The classic book about Buddy Bolden is "Coming Through Slaughter," by Michael Ondaatje. The author put together a story, compounded with interviews, visits to remaining sites, and archived data and books.

The building that housed the barbershop where Bolden worked is at First and Liberty. Tom Anderson, who published the famous "Blue Book," listing every whore in New Orleans (alphabetically, whites, then blacks, then octaroons), was a patron of Bolden, sending him two bottles of whiskey a day and money for his family.
Most of the book is fictional, what we would call a "docudrama" today, but an unforgetable picture of the times.

Bolden's productive life was short, and everything we know about his music is anecdotal and hearsay. Bolden became uncontrollable, and was confined from 1907 to 1931, when he died, at the East Louisiana State Hospital. Bolden may have played in the hospital band ca. 1912. Incidentally, Wasserman tests administered in 1924 and later were negative.

Ondaatje interviewed Frank Amacker, a piano player in the district at the time. He said Bolden was the loudest trumpet player, playing "old lowdown music," but that James McNeil was the best.

Recommended books include "Jazzmen," 1939, ed. Frederic Ramsey and Charles Smith, and "Jazz Masters of New Orleans," 1967, by Martim Williams.


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Subject: RE: Lyr Req: Buddy Bolden's Blues
From: Jerry Rasmussen
Date: 20 Jan 05 - 02:25 PM

Thanks again, Q:


Jerry


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Subject: RE: Lyr Req: Buddy Bolden's Blues
From: GUEST,Joseph Scott
Date: 14 Nov 14 - 01:48 PM

"Funky Butt" was a folk song known across the South. That's why Zora Neale Hurston (of Alabama and Florida) and John Hurt knew it, and why Newman White recalled hearing a folk variant in North Carolina in about 1903. (Hurston, Hurt, and White were both all born about 1892, even though Hurston sometimes falsely claimed about a decade younger.) Bolden has no special claim on "Funky Butt" in that context.

As most performed "Funky Butt," it didn't bear all that much relationship to the "blues" songs. Claims that Buddy Bolden performed blues have been mostly based on defining "blues" broadly enough to include... folk songs that he did play, such as "Careless Love." But he may have played the tune that sometimes had lyrics about "2:19," which is what we generally consider a blues tune.

The Ossman-Dudley Trio recorded "Funky Butt" as one of the strains in "St. Louis Tickle" in January 1906. If we consider "Funky Butt" a "blues," then the guitarist in that trio, George Dudley, was the first guitarist to record "blues." But simply calling "Funky Butt" a "blues" is being arbitrarily broad about what we call a "blues" -- too broad, imo.


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Subject: Lyr Req: BUDDY BOLDEN'S BLUES (f/Jelly Roll Morton
From: Jim Dixon
Date: 15 Nov 14 - 06:48 PM

BUDDY BOLDEN'S BLUES (2:49)
As sung by Jelly Roll Morton on "Last Sessions: The Complete General Recordings" (Verve, 1997)

Thought I heard Buddy Bolden say:
"You're nasty; you're dirty; take it away.
You're terrible; you're awful; take it away."
I thought I heard him say.

I thought I heard Buddy Bolden shout:
"Open up that window and let that bad air out.
Open up that window and let the foul air out."
I though I heard Buddy Bolden say.

Thought I heard Judge Fogarty say:
"Thirty days in the market; take him away.
Get him a good broom to sweep with; take him away."
I thought I heard him say.

Thought I heard Frankie Duson shout:
"Gal, gimme that money; I'm gonna beat it out.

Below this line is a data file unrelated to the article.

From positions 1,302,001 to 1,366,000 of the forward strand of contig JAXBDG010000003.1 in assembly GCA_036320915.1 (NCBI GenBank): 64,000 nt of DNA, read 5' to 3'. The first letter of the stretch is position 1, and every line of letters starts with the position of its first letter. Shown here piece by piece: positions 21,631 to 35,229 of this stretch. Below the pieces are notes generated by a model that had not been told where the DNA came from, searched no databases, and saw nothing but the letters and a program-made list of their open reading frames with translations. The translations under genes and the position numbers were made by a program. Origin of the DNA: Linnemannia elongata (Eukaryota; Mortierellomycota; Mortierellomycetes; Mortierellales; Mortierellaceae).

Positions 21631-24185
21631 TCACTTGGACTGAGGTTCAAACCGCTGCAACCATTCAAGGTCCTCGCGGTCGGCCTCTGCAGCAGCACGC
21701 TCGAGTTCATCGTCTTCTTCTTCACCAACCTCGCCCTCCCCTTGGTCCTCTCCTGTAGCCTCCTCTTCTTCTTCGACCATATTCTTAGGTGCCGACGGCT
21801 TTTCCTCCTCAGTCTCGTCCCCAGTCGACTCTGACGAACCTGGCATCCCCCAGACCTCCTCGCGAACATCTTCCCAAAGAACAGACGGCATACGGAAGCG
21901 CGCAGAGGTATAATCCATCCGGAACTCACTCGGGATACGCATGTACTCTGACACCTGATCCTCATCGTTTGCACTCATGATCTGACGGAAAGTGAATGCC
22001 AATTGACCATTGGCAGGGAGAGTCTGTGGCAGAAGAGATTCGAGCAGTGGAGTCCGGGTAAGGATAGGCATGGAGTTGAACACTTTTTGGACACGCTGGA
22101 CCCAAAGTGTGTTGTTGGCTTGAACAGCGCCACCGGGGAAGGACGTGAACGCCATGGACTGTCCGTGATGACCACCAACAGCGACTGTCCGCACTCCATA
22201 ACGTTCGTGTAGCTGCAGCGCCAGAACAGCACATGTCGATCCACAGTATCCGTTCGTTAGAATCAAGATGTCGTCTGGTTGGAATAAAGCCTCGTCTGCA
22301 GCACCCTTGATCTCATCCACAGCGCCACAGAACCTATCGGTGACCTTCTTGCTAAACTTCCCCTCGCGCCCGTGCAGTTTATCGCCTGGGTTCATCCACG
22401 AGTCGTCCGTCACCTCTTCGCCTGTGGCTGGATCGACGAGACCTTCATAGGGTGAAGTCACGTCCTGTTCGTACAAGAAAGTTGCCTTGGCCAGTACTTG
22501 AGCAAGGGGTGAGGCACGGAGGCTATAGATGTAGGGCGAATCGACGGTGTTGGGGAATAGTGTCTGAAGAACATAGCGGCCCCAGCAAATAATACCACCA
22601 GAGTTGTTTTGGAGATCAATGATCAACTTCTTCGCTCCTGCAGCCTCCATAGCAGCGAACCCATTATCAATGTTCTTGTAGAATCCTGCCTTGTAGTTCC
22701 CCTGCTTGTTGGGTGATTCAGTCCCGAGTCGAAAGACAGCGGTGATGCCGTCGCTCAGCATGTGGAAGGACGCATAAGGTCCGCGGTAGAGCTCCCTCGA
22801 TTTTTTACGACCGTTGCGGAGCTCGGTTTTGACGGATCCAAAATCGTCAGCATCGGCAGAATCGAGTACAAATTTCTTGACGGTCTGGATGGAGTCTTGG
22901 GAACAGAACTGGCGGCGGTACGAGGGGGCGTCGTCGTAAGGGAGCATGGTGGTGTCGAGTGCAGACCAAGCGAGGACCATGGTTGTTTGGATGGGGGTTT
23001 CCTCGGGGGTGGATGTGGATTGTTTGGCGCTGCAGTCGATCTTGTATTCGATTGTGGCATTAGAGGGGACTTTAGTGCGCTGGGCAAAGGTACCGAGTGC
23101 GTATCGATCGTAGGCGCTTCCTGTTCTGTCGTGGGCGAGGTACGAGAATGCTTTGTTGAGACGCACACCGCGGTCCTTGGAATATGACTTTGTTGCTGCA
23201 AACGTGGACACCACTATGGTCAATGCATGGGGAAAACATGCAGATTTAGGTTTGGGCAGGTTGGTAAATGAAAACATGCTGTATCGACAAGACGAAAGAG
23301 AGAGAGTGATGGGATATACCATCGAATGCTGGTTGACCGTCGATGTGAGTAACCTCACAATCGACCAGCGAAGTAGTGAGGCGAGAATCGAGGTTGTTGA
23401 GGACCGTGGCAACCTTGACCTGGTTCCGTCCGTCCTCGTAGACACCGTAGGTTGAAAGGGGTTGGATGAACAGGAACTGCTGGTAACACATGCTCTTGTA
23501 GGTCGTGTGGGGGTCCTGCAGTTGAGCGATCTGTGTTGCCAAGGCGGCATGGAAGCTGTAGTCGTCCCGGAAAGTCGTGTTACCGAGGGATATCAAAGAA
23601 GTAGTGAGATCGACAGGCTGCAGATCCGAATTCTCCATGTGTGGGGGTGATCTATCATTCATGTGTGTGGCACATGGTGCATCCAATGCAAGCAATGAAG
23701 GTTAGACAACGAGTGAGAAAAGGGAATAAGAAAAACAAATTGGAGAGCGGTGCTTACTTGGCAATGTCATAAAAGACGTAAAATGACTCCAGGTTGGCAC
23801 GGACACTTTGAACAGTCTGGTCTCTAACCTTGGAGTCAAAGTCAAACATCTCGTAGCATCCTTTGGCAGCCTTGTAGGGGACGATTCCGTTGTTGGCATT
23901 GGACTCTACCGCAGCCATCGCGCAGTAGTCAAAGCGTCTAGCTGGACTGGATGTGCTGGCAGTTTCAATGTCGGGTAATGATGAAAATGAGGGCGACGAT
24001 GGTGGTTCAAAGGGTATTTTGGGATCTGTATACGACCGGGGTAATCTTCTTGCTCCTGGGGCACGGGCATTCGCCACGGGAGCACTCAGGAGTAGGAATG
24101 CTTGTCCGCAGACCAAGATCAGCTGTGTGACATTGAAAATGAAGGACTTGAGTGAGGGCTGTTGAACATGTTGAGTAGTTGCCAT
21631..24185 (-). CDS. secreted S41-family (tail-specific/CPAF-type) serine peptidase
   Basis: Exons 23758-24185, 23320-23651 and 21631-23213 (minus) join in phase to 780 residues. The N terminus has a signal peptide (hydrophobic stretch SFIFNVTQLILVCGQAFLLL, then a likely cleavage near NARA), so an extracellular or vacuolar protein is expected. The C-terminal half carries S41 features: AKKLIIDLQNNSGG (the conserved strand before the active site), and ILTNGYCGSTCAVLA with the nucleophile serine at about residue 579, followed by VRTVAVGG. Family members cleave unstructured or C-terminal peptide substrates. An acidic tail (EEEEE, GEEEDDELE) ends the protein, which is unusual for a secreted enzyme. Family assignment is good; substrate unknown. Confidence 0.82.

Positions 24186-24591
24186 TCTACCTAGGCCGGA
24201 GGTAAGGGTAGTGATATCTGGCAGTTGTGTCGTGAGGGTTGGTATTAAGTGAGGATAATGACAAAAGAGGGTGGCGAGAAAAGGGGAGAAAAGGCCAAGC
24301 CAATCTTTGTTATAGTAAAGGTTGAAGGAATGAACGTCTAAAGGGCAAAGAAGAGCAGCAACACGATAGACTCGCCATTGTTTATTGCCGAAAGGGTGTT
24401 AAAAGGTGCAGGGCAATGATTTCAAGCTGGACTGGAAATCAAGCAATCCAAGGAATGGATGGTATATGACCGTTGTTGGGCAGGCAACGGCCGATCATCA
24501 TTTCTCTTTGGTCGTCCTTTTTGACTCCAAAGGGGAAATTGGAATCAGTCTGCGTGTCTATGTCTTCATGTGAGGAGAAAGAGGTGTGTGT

I mean, gimme that money like I explain ya; I'm gonna beat it out."
'Cause I thought I heard Frankie Duson say.

* * *

BUDDY BOLDEN'S BLUES (4:07)
As sung and narrated by Jelly Roll Morton on "The Anamule Dance: The Library of Congress Recordings, Vol. 2" (Rounder, 1993)

This is like one of the earliest blues. This no doubt is the earliest blues ... the real deal, that is, a variation from the real barrelhouse blues. The composer was Buddy Bolden, the most powerful trumpet player I've ever heard, or ever was known. The name of this was named by some old honky-tonk people. While he played this, they sang a little theme to it. He was a favorite in New Orleans at the time.

I thought I heard Buddy Bolden say:
"Dirty nasty stinky butt, take it away.
Dirty nasty stinky butt, take it away.
Oh, Mister Bolden, play."

I thought I heard Bolden play:
"Dirty nasty stinky butt, take it away.
Funky butt, stinky butt, take it away
And let Mister Bolden play."

Later on this tune was, uh, I guess I'd have to say stolen, by some author I don't know anything about—I don't remember his name—and published under the title of "St. Louis Tickler" [sic]. But there's all the proof in the world that this tune was wrote by Buddy Bolden. Plenty old musicians know it. — Oh, this number is no doubt about nineteen-two.... [There is more talk that I have omitted.--JD]


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Subject: RE: Lyr Req: Buddy Bolden's Blues
From: Jim Dixon
Date: 15 Nov 14 - 07:30 PM

This is apparently the "stolen" version that Jelly Roll Morton was referring to:

ST. LOUIS TICKLE
[an instrumental piece scored for piano]
Music by "Barney & Seymour" *
©1904 by Victor Kremer Co.,
Copyright assigned 1912 to Harold Rossiter Music Co., Chicago.

* The catalog entry at the University of Mississippi has this annotation:
"Barney & Seymour is a pseudonym for Theron Catlan Bennett (1879-1937)"

Click to see the catalog description from the University of Mississippi.

Click to see a PDF of the sheet music published by Rossiter.

The sheet music cover uses the spelling "Seymour."
The sheet music page one uses the spelling "Seymore."


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Subject: RE: Lyr Req: Buddy Bolden's Blues
From: cptsnapper
Date: 16 Nov 14 - 02:10 AM

I remember Diz Disley singing this years ago.


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Subject: RE: Lyr Req: Buddy Bolden's Blues
From: Leadfingers
Date: 16 Nov 14 - 05:10 AM

cptsnapper - Don't recall Diz singing it , but at one of the later Caversham f f that I was involved in , I jamnmed with Diz on whistle , in Blat ! Good Memory !


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Subject: RE: Lyr Req: Buddy Bolden's Blues
From: GUEST,Joseph Scott
Date: 15 May 16 - 03:11 AM

Version of "Funky Butt" in E. C. Perrow's notes, probably from about 1909. (See "E.C. Perrow original manuscripts online" thread.) Not included in Perrow's 1910s multipart article.

"I.
Here comes a little girl with a red dress on.
She's got pocky butt, funky butt
Shore as you born.

II.
I thought I heard somebody shout
Open the door and let the funk out.
Pocky butt Funky butt Take it away.

III.
I will give 8 or 10 more verses"